At this price point, we are just breaking even. But surely we can charge more than this. Of course! As long as our number of bookings stays constant. You see, there is a fine balance between price per night and occupancy rate. With time and a lot of trial and error, you will learn to juggle both.
I’ll leave some scenarios here, for now. Increasing prices per night over a certain value will decrease the occupancy rate. One way of increasing price and keeping occupancy rate up is decreasing the length of stay. On the other hand, this affects the break-even point. The only thing you can do is A/B test different scenarios and see which fits best.
The average number of guests
Depending on the size of your property you will host anything from 2 to 6 people or more. But not all reservations are the same. I calculate the average number of guests by just doing a normal average for all reservations. For me the average number of nights per stay is similar. If for you they differ a lot you can weigh those in the formula.
I like to look at this because it gives me a new perspective. For roughly the same price/night some people decided to split it by 2 others by 6. I’m interested in learning more about the one couple that travels alone. They are clearly willing to pay more and have a higher chance of upselling.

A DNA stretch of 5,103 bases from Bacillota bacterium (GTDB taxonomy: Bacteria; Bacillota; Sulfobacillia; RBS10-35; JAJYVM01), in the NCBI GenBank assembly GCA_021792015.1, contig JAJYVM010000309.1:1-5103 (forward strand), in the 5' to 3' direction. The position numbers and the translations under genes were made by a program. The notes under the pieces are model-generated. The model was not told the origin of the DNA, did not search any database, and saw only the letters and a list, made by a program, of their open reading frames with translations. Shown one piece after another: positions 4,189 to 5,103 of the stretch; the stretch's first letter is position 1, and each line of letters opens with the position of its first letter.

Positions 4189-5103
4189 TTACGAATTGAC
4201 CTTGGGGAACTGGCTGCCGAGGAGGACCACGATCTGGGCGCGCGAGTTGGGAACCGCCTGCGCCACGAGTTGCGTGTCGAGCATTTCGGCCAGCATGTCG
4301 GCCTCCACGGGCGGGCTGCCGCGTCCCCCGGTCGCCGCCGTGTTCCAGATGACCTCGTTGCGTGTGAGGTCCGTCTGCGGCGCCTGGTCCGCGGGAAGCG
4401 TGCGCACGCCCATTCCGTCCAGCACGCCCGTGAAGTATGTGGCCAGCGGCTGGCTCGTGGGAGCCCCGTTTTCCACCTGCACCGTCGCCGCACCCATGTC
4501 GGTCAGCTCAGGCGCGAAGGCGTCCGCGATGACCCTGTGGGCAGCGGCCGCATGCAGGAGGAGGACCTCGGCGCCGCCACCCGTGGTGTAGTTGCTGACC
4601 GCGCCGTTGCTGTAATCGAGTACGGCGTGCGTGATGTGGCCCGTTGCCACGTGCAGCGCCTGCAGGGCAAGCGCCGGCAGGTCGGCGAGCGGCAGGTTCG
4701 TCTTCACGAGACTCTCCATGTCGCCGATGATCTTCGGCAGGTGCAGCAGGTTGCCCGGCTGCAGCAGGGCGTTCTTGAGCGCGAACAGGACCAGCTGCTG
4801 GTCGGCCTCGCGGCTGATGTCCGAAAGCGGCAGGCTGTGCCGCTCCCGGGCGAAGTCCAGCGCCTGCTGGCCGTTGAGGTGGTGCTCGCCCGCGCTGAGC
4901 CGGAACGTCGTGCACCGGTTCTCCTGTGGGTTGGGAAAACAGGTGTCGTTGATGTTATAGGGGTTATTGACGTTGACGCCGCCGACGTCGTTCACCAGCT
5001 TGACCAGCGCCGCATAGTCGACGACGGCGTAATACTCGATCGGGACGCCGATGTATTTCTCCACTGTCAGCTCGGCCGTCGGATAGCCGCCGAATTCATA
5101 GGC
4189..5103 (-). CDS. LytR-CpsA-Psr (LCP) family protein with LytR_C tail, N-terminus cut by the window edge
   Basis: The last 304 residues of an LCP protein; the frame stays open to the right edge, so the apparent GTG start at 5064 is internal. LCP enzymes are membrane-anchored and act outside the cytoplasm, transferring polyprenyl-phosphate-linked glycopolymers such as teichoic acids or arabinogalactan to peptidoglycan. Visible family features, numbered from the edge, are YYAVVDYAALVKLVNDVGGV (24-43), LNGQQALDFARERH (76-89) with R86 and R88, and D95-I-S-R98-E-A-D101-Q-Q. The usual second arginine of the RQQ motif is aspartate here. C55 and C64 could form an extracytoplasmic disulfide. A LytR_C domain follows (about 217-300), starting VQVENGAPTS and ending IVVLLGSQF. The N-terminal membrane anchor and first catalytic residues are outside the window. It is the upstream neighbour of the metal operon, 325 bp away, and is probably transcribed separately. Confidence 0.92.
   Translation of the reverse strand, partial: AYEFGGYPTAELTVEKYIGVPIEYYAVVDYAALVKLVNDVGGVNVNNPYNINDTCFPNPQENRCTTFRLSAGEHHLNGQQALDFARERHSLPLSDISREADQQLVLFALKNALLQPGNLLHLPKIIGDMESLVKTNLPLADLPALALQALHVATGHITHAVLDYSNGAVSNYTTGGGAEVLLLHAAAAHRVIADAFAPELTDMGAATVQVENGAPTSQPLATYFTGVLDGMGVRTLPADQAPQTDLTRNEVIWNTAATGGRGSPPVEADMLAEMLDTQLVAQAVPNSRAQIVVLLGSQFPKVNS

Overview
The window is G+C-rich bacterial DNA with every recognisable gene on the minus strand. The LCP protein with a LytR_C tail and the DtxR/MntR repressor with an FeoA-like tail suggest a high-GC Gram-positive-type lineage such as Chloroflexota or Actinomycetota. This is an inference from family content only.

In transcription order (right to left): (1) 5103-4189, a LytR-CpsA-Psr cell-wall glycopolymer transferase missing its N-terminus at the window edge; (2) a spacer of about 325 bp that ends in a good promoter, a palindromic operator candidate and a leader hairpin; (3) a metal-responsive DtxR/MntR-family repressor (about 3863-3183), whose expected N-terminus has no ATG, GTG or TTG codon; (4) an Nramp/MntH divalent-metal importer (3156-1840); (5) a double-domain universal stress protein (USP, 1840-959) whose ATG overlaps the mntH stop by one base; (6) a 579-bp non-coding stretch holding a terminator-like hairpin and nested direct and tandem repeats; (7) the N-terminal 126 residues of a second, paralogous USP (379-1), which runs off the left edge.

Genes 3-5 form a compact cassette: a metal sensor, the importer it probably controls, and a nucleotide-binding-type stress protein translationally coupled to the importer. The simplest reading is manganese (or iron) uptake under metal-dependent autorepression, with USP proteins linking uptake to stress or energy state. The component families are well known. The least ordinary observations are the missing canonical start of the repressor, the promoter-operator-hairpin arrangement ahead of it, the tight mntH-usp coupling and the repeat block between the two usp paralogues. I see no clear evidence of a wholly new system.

Value per customer
And that’s a perfect way to introduce the concept of value per customer. The value that affects profitability the most. This is the metric you should always try to increase. You can do this by increasing the price, but this can only take you so far. Another way, as I was mentioning above, are upsells.
You can upsell anything, but of course, some stuff works better than others. The easy approach would be merchandise, branded cups, and t-shirts, either with your brand or with your city or a famous landmark nearby. Upselling can be taken to the extreme. I know a guy in London who sells mattresses. If you liked how you slept on his bed you can buy the same exact mattress. Books fall into the upsell category. Or extra services are another way to go. Renting out bikes, or hiking equipment.
Another way to increase the total value per customer is with cross-sales. Did your guests buy insurance for this trip? You can help with that and earn a commission on the side.
The health of your vacation rental KPIs
Not all numbers and KPIs will look good all the time. Your small business will have ups and downs. The health of your vacation rental business will be determined by how well you manage it. Understanding some of the major KPIs and learning how to influence them is the first step towards success.
Be patient and take your time. You’re not going to get everything right from the very beginning. But with time and a lot of practice you’ll get the hang of it. A vacation rental business is not the hardest thing to manage. If you love hosting, meeting new people, and putting a smile on someone’s face … Hey, that’s another good KPI… number of smiles per person. You should try that one.